Researchers used a network of tree-ring-based reconstructions of streamflow in the Upper Missouri River Basin to quantify the severity of droughts, going back to the year 800 CE, and found that the turn-of-the-century drought, ca. 2000-2010, was at its peak drier than any drought in the past 1,200 years; a marked decrease in runoff efficiency beginning in the mid-1980s, driven by increased warming, likely contributed to the extreme severity of this drought, according to the authors.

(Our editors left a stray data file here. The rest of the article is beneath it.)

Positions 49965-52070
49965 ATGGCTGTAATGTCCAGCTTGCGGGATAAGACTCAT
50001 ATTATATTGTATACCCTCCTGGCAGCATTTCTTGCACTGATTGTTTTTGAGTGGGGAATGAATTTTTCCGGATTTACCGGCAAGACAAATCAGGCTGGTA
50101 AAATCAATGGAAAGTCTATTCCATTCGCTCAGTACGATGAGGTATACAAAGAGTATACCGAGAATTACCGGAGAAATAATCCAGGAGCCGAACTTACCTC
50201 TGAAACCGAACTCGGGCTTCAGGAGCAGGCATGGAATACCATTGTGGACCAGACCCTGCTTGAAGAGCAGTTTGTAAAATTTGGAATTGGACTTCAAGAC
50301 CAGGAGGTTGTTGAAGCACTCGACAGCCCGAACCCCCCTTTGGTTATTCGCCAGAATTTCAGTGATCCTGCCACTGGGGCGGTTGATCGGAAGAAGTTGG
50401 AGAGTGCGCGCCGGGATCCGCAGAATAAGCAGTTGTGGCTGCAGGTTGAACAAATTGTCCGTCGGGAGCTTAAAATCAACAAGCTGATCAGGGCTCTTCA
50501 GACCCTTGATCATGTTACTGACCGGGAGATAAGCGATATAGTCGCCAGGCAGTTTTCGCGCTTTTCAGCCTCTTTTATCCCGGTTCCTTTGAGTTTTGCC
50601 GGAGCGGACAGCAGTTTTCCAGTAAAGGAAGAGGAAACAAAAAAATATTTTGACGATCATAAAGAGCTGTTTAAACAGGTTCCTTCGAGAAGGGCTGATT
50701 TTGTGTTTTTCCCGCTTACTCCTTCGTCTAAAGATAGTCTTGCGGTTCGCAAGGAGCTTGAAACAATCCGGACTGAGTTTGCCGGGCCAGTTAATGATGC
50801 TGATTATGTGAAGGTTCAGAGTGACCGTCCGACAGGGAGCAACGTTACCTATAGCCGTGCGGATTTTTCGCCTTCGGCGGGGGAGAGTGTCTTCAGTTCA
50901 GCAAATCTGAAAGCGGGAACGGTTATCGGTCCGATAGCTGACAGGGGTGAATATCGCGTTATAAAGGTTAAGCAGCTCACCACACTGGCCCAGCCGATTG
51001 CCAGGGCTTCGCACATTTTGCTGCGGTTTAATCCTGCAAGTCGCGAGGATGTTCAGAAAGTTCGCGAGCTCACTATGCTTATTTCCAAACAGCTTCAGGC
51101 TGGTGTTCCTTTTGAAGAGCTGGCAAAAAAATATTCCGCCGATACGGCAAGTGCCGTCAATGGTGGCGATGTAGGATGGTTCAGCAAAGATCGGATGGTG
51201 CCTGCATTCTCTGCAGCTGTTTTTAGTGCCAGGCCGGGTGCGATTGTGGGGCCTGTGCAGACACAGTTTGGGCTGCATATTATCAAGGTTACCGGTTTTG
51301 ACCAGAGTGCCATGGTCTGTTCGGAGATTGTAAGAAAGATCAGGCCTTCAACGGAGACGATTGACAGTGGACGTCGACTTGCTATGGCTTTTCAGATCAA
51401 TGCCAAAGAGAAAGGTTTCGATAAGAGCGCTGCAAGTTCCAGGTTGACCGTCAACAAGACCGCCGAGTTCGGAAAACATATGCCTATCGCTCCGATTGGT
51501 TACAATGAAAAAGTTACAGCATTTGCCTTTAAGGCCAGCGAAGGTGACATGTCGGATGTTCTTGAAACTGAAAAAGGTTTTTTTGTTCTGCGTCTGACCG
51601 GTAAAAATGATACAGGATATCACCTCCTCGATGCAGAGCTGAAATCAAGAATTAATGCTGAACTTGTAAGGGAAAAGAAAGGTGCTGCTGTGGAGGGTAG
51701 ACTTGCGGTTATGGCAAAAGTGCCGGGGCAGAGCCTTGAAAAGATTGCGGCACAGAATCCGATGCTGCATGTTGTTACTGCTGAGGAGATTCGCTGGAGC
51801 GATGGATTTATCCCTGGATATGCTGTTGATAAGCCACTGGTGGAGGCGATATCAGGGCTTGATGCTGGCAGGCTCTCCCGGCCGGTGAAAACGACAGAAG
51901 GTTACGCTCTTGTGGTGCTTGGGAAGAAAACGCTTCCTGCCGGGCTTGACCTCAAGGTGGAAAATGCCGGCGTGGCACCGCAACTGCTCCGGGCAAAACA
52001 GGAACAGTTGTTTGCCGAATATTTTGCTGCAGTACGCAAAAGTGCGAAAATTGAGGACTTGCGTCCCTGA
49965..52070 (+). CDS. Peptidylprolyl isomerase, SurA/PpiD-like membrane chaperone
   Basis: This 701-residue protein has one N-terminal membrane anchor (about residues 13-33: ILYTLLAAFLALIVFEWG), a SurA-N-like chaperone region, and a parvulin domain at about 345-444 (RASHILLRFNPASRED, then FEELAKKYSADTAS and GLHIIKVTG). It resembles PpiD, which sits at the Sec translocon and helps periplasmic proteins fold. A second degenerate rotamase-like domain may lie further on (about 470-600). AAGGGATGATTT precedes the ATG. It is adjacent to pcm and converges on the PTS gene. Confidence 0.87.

Article #19-16208: "Increased drought severity tracks warming in the United States' largest river basin," by Justin T. Martin et al.
MEDIA CONTACT: Justin T. Martin, Northern Rocky Mountain Science Center, United States Geological Survey, Bozeman, MT; tel: 406-994-5304, 707-499-8580; e-mail: firstname.lastname@example.org
Proceedings of the National Academy of Sciences